This week we saw another example of violent protests over the acquittal of a white police officer who was tried for the murder of a black man he shot and killed in the line of duty. Officer Jason Stockley of the St. Louis Police Department shot and killed Anthony Smith after a suspected drug transaction and a high speed chase in late 2011. While most police shootings usually don’t end with charges filed against the officer involved, this one did. This case proved to be particularly difficult because for various reasons the prosecution took some time to gather and process the evidence of the case. The city settled a wrongful death lawsuit with the deceased’s estate for $900,000 in 2014 but admitted no wrongdoing. Then in May of 2016, Stockley was charged with first degree murder. This last Friday, Sept 15th, Stockley was acquitted by Judge Timothy J. Wilson who in a 30 page decision ruled that the state failed to prove beyond a reasonable doubt that the defendant’s use of deadly force was not justified in self defense. Violent protests ensued over the weekend.
Regardless of our opinions, the facts of the case, who was at fault or whether the shooting was justified or not, we would simply like to bring up the aftermath of the verdict. In the past few years there has been a growing backlash against police use of deadly force all over the country. Rather than peaceful civil disobedience we are seeing an obvious trend towards violent protests. In this case there was a great deal of property damage and economic loss. Almost all of the injuries reported were those of police officers. There were reports of about 2 dozen officers having been injured, most of these due to blunt force attacks or projectiles having been thrown (i.e. bricks). Many of the injuries were minor however one officer suffered a dislocated shoulder and another a broken jaw.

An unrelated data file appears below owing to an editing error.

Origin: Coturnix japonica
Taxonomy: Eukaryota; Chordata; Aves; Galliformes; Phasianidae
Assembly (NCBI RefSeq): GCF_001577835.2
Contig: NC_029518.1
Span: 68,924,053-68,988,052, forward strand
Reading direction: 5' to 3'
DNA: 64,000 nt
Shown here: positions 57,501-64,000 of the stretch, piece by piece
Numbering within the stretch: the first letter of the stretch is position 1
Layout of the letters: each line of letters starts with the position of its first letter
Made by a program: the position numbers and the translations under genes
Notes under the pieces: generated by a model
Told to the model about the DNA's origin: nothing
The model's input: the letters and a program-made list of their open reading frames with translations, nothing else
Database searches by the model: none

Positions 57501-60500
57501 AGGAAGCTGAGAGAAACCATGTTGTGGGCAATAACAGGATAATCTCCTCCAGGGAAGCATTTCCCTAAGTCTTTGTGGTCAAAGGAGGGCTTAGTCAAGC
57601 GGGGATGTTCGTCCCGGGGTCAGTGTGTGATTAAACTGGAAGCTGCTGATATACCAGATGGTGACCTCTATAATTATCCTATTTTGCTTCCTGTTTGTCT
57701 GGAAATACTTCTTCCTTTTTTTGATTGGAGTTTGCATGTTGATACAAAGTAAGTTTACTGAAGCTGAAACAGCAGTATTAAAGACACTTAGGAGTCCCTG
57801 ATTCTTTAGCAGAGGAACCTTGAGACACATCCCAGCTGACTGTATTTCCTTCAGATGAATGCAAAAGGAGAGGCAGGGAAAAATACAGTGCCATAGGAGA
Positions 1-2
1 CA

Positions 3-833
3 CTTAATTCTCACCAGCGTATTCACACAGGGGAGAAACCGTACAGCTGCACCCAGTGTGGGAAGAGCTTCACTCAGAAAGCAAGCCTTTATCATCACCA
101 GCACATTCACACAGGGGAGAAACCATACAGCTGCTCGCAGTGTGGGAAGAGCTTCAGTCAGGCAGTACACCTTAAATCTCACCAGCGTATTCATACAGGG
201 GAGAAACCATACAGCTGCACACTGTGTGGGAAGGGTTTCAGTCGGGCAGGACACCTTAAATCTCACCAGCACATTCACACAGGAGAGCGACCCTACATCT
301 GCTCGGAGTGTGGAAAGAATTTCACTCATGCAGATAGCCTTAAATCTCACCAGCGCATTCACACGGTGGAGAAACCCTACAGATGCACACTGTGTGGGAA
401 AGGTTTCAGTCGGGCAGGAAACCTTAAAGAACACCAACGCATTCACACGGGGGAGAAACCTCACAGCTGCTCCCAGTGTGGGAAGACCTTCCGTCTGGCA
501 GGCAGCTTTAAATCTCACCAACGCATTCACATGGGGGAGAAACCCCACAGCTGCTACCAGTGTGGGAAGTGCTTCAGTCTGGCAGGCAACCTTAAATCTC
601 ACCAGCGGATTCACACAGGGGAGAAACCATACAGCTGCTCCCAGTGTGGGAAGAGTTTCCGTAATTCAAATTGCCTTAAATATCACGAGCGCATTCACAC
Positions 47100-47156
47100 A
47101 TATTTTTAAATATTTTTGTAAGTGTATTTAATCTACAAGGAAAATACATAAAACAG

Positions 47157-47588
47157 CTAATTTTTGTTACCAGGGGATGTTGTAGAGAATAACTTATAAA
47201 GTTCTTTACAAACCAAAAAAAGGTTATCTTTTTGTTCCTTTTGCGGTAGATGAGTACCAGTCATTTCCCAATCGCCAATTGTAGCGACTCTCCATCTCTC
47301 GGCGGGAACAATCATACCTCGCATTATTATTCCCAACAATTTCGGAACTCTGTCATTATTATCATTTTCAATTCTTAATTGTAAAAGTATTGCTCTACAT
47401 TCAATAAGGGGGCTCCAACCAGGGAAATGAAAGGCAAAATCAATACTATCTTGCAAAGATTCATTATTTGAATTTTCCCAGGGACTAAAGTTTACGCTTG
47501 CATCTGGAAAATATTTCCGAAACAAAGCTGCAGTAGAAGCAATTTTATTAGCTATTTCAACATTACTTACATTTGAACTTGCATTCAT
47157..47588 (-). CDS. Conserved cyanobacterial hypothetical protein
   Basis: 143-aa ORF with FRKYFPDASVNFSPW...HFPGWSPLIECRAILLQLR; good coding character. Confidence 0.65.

Officials also released a list of injuries to the 11 unnamed officers. They included one officer with a broken jaw and another with a dislocated shoulder, both from thrown bricks, and various lesser injuries caused primarily by thrown objects. St. Louis Post-Dispatch: Protest Violent on 2nd Day
It’s important to be situationally aware of current events in your area. Riots like this often result in injuries to people who happen to be in the wrong place at the wrong time. Many of us remember the footage of the Rodney King riots in the early ’90s as innocent people were pulled from cars and beaten senseless. Fortunately there have been no reports of assaults on innocent bystanders. There was however significant property damage.
Protesters immediately targeted government officials. They surrounded and attacked the home of the St. Louis Mayor.
About 1,000 protesters surrounded the home of St. Louis Mayor Lyda Krewson in the Central West End late Friday, breaking at least two windows and throwing red paint at the brick house before some 200 police in riot gear moved in to break it up. St. Louis Post-Dispatch: Violent Protestors cause Property Damage
It appears that many of the protesters intended to damage property and cause monetary loss without regard to the political opinion of the owner or any pertinent rational.
Among property damage Friday night, police said in a statement, were broken windows and thrown red paint at Krewson’s home near Lake and Waterman; shattered windows at various locations in the area including a Subway sandwich shop, a Walgreen’s, the St. Louis Public Library’s Schlafly Branch, and several local businesses; broken vehicle windows including those on two police vehicles; and 18 fires. St. Louis Post-Dispatch: Protest Violent on 2nd Day
A fairly new tactic of these modern protesters is to block highways and interstates. Although the media seems willing to broadcast most race related protests, it appears that is not enough for the protesters. Again no regard is given to the lack of involvement of practically everyone they are hurting. It’s guilt by association; guilt because of skin color or simply where one lives. When a highway is disrupted unexpectedly and for long periods of time a variety of personal tragedies could be caused. The organizers of these protests appear to be involved in an attempt to draft the public at large into their campaign by force or by shame whether they are right or wrong. It is a classic case of believing that the ends justify the means… and for those uninvolved we wager that this type of tactic is likely to backfire and only to hurt their cause.